MADiSON review by jeuxvideo.com

MADiSON is a horror game released on PC and consoles that forces you to escape from a demonic entity in a possessed house. Is it a success?

Suggested by the young team of Bloodius Games, MADiSON gives us a heavy dose of horror in these scorching days. Think PT, Kojima’s quirky demo, and think Fatal Frame, you’ll get this ambitious homage to genre classics. In this psychological horror game, you will have to walk along the narrow corridors of a house that houses a demonic entity bent on making us live in a real hell.


classic horror

In MADiSON, you play Luca, an amnesiac hero whose only bloody hand and black fingernails appear. From a first-person perspective, the camera is constantly panning, giving the impression that the young protagonist is stunned and is being punched in the nose. Obviously, the effect serves primarily to give us a certain feeling of vertigo within always very narrow spaces. The game basically takes place between four walls, which is enough to create an oppressive feeling of being stuck in a wolf’s mouth no matter what.. Like layers of fear, groups shift and change in size according to our steps, just enough to feel adequately out of place.

In this sense, the general atmosphere is successLovely picture and classic sounds of wood creaking. Add to that Luca’s always teary voice which, on the other hand, probably doesn’t have a certain character or any position, frankly lacks our softening. Luca still has extenuating circumstances: He endures the psychological torture of Madison, the demon that forces him to continue a bloody ritual that began decades ago in his family.. The scenario in the adventure picture: is particularly classic as a whole and seems to have great difficulty freeing himself from its archetypes. But if it wasn’t more scary than them, the game still forces us to get ahead with a ball in our stomachs.


Jumps and puzzles

MADiSON’s evil entity will never fail to appear to cause some surprises in the sometimes highly anticipated moments in the flash of your camera, your main weapon. Your Polaroid has no possibility to expel ghosts like the camera obscura in Project Zero, but above all it allows you to open portals to another dimension. If its usefulness does not immediately make sense naturally, it will be understood that it will suffice to activate it when no rational alternative appears. A fairly good addition to the somewhat stream of academic puzzles, but overall well thought out and with increasing difficulty at times.. So much so that you will quickly need a pencil and paper sketch to put your problems black on white. The fact remains that there is always only one solution to a problem at hand and that this must be solved in series in Very linear layout. So if the object seeking to unlock the situation is not found, you risk going around in circles for a while before you can progress.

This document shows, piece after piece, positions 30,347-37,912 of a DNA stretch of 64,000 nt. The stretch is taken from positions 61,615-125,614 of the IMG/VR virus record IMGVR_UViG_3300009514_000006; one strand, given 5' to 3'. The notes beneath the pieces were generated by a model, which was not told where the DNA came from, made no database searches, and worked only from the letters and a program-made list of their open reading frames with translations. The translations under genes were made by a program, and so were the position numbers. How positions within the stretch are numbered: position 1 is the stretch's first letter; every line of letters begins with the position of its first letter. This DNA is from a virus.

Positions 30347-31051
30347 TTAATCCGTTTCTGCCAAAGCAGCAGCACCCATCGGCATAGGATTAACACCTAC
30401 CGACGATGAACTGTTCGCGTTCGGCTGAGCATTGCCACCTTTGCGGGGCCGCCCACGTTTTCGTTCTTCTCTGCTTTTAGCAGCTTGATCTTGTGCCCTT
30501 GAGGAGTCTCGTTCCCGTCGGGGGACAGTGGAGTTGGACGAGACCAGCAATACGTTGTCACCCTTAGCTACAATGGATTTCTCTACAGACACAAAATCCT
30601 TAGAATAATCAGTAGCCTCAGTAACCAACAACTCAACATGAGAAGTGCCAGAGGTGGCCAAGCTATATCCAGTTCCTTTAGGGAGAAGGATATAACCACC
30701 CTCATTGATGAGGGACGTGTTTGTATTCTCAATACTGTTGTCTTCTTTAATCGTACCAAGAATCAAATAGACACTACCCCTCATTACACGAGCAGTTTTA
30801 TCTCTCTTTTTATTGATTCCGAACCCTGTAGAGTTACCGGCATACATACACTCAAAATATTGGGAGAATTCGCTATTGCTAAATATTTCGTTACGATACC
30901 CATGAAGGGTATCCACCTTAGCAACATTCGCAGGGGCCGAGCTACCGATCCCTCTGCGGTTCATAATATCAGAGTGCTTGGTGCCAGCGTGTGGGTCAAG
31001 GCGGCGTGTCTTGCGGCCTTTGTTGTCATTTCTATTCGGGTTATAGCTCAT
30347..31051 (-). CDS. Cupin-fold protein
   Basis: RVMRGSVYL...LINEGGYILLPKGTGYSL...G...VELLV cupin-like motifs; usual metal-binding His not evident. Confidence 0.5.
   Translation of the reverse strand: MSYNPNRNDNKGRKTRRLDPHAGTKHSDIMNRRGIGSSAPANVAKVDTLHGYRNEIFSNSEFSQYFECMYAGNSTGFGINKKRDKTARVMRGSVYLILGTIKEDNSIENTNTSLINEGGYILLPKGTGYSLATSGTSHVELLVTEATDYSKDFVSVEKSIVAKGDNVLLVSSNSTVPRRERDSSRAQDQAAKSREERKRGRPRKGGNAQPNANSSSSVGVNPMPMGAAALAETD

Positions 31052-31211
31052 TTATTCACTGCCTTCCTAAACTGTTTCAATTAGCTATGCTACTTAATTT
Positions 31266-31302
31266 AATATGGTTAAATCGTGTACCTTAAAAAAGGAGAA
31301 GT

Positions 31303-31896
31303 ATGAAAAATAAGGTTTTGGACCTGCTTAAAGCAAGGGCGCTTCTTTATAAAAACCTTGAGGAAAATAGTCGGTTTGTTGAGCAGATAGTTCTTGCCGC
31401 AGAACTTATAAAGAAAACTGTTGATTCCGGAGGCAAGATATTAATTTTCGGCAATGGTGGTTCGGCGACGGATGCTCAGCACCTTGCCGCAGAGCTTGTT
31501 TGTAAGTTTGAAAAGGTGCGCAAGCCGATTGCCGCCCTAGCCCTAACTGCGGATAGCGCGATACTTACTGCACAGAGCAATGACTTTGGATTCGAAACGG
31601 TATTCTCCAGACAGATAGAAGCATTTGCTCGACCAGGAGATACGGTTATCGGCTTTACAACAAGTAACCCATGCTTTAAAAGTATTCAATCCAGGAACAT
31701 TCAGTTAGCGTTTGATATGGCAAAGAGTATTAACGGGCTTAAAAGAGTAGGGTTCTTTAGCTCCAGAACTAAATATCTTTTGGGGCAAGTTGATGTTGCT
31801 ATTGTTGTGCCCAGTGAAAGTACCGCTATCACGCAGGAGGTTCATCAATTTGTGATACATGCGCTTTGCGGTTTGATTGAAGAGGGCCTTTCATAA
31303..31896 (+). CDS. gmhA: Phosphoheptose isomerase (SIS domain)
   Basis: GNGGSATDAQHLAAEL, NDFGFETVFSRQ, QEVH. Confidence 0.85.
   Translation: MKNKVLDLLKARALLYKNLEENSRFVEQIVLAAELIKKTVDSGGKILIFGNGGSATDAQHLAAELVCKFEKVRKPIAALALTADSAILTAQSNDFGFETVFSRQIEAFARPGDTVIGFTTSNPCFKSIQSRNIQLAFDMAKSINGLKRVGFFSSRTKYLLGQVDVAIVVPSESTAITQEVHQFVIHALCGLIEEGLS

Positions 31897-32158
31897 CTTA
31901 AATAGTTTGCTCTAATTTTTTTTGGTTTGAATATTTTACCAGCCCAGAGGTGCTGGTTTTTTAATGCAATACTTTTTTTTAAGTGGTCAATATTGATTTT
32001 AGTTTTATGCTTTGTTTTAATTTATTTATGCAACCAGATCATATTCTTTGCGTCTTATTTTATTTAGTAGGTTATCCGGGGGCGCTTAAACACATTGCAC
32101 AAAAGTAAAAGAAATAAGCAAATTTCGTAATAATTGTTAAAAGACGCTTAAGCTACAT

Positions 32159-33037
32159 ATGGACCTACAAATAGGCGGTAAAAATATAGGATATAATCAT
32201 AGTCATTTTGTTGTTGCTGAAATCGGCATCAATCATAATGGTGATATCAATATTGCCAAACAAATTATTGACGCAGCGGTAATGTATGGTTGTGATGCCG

Madison: More intimidating than Kojima PT and Project Zero? Madison: More intimidating than Kojima PT and Project Zero?

Another problem was observed, Your objects are included in a rather old inventory that will quickly accuse you of a lack of a working environment. Especially since the latter has capacity limits and therefore forces you to double trips back and forth to a safe place to get rid of secondary stuff. Not very practical in a puzzle game. Besides, the game generally has a good lifespan of ten hours depending on the level. Madison doesn’t care about unnecessary lengths in her story.

conclusion

strength point

  • successful general atmosphere
  • Well thought out puzzles
  • beautiful environments
  • good sound work
  • very good age

Weak points

  • Very withdrawn protagonist
  • classic adventure
  • Inventory lacks ergonomics

As classic in content as it is in form, MADiSON won’t really stand out from its models but it still has powerful qualities: a horrifying atmosphere that keeps you informed and surprisingly clever puzzles that will have you pull out your pen and a piece of paper.

17

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